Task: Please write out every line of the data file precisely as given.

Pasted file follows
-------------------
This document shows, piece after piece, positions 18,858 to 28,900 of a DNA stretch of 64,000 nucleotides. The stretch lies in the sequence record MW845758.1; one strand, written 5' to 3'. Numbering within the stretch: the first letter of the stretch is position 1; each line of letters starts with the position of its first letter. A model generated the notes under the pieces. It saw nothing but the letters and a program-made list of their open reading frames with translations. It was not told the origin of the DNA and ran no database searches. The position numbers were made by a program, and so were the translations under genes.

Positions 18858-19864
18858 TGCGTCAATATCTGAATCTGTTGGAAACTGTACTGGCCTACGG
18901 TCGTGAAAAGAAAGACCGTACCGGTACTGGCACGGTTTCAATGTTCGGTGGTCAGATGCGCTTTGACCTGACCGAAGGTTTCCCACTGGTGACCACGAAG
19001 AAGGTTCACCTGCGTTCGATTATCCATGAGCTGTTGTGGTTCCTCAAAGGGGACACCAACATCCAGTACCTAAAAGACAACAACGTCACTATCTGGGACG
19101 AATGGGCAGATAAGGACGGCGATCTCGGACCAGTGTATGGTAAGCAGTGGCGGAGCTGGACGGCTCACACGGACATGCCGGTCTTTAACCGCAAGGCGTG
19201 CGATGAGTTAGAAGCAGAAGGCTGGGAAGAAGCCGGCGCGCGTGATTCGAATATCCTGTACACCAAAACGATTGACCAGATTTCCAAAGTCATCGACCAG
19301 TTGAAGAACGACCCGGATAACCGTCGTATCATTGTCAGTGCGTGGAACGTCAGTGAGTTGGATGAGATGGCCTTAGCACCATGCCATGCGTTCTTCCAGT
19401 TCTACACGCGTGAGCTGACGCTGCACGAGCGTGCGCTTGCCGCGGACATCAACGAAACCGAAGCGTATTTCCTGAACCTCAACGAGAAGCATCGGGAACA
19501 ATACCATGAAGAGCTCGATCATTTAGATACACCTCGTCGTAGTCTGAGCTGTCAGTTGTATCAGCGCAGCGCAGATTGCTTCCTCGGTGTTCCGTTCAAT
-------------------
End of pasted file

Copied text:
This document shows, piece after piece, positions 18,858 to 28,900 of a DNA stretch of 64,000 nucleotides. The stretch lies in the sequence record MW845758.1; one strand, written 5' to 3'. Numbering within the stretch: the first letter of the stretch is position 1; each line of letters starts with the position of its first letter. A model generated the notes under the pieces. It saw nothing but the letters and a program-made list of their open reading frames with translations. It was not told the origin of the DNA and ran no database searches. The position numbers were made by a program, and so were the translations under genes.

Positions 18858-19864
18858 TGCGTCAATATCTGAATCTGTTGGAAACTGTACTGGCCTACGG
18901 TCGTGAAAAGAAAGACCGTACCGGTACTGGCACGGTTTCAATGTTCGGTGGTCAGATGCGCTTTGACCTGACCGAAGGTTTCCCACTGGTGACCACGAAG
19001 AAGGTTCACCTGCGTTCGATTATCCATGAGCTGTTGTGGTTCCTCAAAGGGGACACCAACATCCAGTACCTAAAAGACAACAACGTCACTATCTGGGACG
19101 AATGGGCAGATAAGGACGGCGATCTCGGACCAGTGTATGGTAAGCAGTGGCGGAGCTGGACGGCTCACACGGACATGCCGGTCTTTAACCGCAAGGCGTG
19201 CGATGAGTTAGAAGCAGAAGGCTGGGAAGAAGCCGGCGCGCGTGATTCGAATATCCTGTACACCAAAACGATTGACCAGATTTCCAAAGTCATCGACCAG
19301 TTGAAGAACGACCCGGATAACCGTCGTATCATTGTCAGTGCGTGGAACGTCAGTGAGTTGGATGAGATGGCCTTAGCACCATGCCATGCGTTCTTCCAGT
19401 TCTACACGCGTGAGCTGACGCTGCACGAGCGTGCGCTTGCCGCGGACATCAACGAAACCGAAGCGTATTTCCTGAACCTCAACGAGAAGCATCGGGAACA
19501 ATACCATGAAGAGCTCGATCATTTAGATACACCTCGTCGTAGTCTGAGCTGTCAGTTGTATCAGCGCAGCGCAGATTGCTTCCTCGGTGTTCCGTTCAAT